With the Mercedes-Benz Vision EQXX Concept, the range comes first
Since its introduction, the Mercedes EQ sub-brand has focused on maintaining the Mercedes tradition and at the same time researching new, progressive concepts. It is the philosophy that spawned the EQS, a revolution of what a massive luxury sedan can be. Next, Mercedes hopes to be able to greatly increase the electric range. That mission begins with the Vision EQXX concept, a car that Mercedes claims can travel 621 miles on a single charge.
While range is the headline, Mercedes EQ claims that the Vision EQXX’s real strength lies in its efficiency. The 621-mile range of the car with a 100 kWh battery is more than 6 miles per kWh, blasting industry-leading benchmarks such as Porsche’s Taycan and Tesla’s Model S out of the water. It is the result of efficiency-optimizing innovations across the board, starting with a new proprietary drivetrain that delivers 95% of the power from the battery to the wheels.
The battery pack itself has roughly the same capacity as the one used in the EQS, but reaches the figure with 50% less volume and 30% less weight. Add to this extensive weight savings, tires that optimize low rolling resistance, and an aggressive aerodynamic design that creates a drag coefficient of 0.17, and Mercedes EQ seems to have what it takes to be the most efficient electric car ever developed.
This drag coefficient is worth repeating. With a coefficient of 0.20, the production EQS is the slipperiest car on the road today, a record it is hardly removed from the current generation of the Model S. Thanks to an aggressive, kammback-like design, the EQXX easily surpasses this number with 0.17. It also crushes the only production car in modern history in this category that is entirely geared towards efficiency. Volkswagen’s XL1, a radical hybrid that emerged from a similar concept in the early 2010s, held the previous record with a claimed drag coefficient of 0.189. If car records are not enough, Mercedes adds that the EQXX beats a person (0.8 to 1.2), a cyclist (0.6 to 0.8) and an American football (0.18 to 0.2) but the car has to go its way until it can beat a penguin aerodynamic efficiency (0.05).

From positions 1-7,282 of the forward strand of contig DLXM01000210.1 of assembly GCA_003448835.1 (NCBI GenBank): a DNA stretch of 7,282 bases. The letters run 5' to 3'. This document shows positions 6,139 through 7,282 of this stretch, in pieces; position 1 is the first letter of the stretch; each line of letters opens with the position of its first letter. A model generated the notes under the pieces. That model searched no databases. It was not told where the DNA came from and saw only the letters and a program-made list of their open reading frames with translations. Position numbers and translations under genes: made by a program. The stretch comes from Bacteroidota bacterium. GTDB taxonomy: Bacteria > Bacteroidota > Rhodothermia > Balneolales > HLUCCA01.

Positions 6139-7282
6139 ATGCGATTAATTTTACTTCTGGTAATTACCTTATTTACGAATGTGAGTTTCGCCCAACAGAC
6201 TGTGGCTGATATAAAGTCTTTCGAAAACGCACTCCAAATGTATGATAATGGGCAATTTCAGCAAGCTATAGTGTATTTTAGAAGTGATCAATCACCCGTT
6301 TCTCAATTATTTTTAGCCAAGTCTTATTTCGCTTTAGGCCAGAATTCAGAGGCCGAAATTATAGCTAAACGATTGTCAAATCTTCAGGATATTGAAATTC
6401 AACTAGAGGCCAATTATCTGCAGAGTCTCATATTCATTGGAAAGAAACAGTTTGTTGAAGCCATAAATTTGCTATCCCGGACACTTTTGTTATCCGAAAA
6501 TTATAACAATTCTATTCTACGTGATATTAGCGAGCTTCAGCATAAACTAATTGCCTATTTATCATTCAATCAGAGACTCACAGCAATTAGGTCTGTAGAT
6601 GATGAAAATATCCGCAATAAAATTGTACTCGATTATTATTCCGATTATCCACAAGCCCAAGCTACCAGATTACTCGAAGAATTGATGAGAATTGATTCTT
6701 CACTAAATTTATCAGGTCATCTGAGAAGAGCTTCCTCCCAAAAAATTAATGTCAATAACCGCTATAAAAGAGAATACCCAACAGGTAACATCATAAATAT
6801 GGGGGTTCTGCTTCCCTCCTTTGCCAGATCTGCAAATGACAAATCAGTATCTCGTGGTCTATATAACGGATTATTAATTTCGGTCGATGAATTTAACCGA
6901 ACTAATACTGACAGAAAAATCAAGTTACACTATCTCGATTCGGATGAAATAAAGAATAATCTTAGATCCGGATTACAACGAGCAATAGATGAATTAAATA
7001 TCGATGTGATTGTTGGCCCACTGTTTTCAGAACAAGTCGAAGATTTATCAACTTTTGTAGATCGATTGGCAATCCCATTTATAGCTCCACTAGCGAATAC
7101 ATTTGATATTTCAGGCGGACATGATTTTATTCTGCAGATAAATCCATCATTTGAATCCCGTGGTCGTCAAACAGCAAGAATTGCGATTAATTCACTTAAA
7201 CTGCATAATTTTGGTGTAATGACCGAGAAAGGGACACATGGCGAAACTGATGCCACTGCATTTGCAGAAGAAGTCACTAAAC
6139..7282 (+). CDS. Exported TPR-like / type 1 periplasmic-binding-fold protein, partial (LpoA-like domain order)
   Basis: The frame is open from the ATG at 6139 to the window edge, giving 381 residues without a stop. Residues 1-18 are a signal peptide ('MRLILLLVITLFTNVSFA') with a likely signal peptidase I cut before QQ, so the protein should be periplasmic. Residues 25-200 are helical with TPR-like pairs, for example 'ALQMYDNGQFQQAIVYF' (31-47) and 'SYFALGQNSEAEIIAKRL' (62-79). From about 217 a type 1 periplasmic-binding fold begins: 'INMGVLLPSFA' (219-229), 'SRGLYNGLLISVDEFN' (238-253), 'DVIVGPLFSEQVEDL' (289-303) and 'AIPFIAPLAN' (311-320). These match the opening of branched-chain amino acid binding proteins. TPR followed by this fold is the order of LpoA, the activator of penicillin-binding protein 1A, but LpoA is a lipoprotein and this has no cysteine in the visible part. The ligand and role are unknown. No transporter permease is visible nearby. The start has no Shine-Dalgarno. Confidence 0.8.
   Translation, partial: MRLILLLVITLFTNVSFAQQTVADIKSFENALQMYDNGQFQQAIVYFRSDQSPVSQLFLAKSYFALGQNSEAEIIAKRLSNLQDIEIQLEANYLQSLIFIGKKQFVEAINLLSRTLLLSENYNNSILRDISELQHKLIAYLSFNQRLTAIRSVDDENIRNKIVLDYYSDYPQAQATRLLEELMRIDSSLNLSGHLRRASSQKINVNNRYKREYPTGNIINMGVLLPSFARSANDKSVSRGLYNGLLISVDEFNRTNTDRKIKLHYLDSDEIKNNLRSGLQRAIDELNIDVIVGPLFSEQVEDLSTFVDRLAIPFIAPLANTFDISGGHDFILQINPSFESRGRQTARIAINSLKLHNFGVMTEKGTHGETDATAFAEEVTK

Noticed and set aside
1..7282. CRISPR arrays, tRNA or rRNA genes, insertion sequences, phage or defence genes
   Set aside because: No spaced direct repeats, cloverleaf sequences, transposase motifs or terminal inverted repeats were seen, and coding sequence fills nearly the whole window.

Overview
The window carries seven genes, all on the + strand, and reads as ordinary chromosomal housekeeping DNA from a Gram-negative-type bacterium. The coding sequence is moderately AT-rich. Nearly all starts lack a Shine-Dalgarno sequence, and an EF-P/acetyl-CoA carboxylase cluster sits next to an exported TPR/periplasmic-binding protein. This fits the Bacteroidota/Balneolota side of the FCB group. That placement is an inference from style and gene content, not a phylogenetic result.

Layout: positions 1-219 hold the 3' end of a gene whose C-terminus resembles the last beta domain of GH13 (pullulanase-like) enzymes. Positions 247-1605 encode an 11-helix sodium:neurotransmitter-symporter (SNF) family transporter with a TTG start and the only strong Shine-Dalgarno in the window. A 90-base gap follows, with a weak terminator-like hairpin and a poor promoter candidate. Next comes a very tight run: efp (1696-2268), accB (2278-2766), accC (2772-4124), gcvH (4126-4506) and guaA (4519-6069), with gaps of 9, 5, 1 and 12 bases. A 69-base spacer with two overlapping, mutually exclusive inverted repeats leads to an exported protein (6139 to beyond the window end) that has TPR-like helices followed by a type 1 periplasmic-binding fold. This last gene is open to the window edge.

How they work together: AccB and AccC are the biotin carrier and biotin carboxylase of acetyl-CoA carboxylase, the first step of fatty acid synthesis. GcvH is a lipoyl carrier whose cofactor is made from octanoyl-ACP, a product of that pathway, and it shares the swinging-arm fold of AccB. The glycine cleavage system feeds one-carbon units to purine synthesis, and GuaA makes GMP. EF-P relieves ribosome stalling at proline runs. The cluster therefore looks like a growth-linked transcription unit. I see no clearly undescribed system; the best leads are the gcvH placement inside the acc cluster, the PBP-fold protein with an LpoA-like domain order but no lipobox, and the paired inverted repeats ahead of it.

The XL1 could also be the best lens for understanding the EQXX. Back then it was Volkswagen’s interpretation of the future of efficiency. That dream of a diesel production hybrid built for fuel economy has been ignored in favor of a world of high performance battery EVs that relied on the size of their battery packs, the fast torque delivery of their multiple engines, and the manufacturer’s ability to charge them quickly. The EQXX hopes to tip the scales back towards efficiency and offers all the standards of the modern electric car with the world’s best energy consumption rates that the XL1 promised to a completely different market.
In terms of design, the Concept EQXX seems to be somewhere between a Tatra T87 and a Mercedes Group C Racer built by Sauber. The car’s uncompromising efficiency takes some tradeoffs, including an elongated comb-cheek shape that would make an amateur hypermiler the jealousy, but from the outside it can still be seen as a modern four-door sedan, with curved fenders, and the last of what was rounded off once a “three-box” design.
The interior is less well known, but fits into the existing EQ concept. The hyperscreen, a dominant optional feature in the stock EQS, is being replaced with a dashboard, which is simply a large, one-piece screen that extends the length of the car. Massive, centrally located vents are still below the screen, but that signature Mercedes element abandons its traditional multi-pronged shape and gives up a translucent row of louvers that the vents somewhere between a wind tunnel and one dune Sandworm. The rest of the cabin is made from a collection of sustainable materials (the Concept EQXX features both cactus and mushroom-based leather) and uniquely designed bucket seats.
Weight savings from these materials contribute to a final weight of 3,850 pounds, nearly 2,000 pounds lighter than the heaviest examples of the EQS. The number might not seem impressive in the context of traditional internal combustion engines, but it’s significant for an all-electric sedan of this size with so much battery capacity.
Since lightness, drive efficiency, aerodynamic efficiency and rolling resistance have important priorities, Mercedes says that the electrical efficiency of the Vision EQXX translates into energy consumption of 235 MPG in a gasoline-powered car. That would be a “1 liter car”, a car that could run 100 kilometers on 1 liter of gasoline and meet the original goal for which the Volkswagen XL1 was built so many years ago. This car entered limited production four years after its first concept debuted. The future of the EQXX is less clear.
For now, the Vision EQXX is a preview of the heights that the Mercedes EQ efficiency team can achieve. Mercedes claims that the ideas learned from the concept have already flowed into the next generation of modular architecture for compact and mid-range cars. Last but not least, this makes it an elegant development mule for the efficiency technologies that will play a role in the future of the C-Class.
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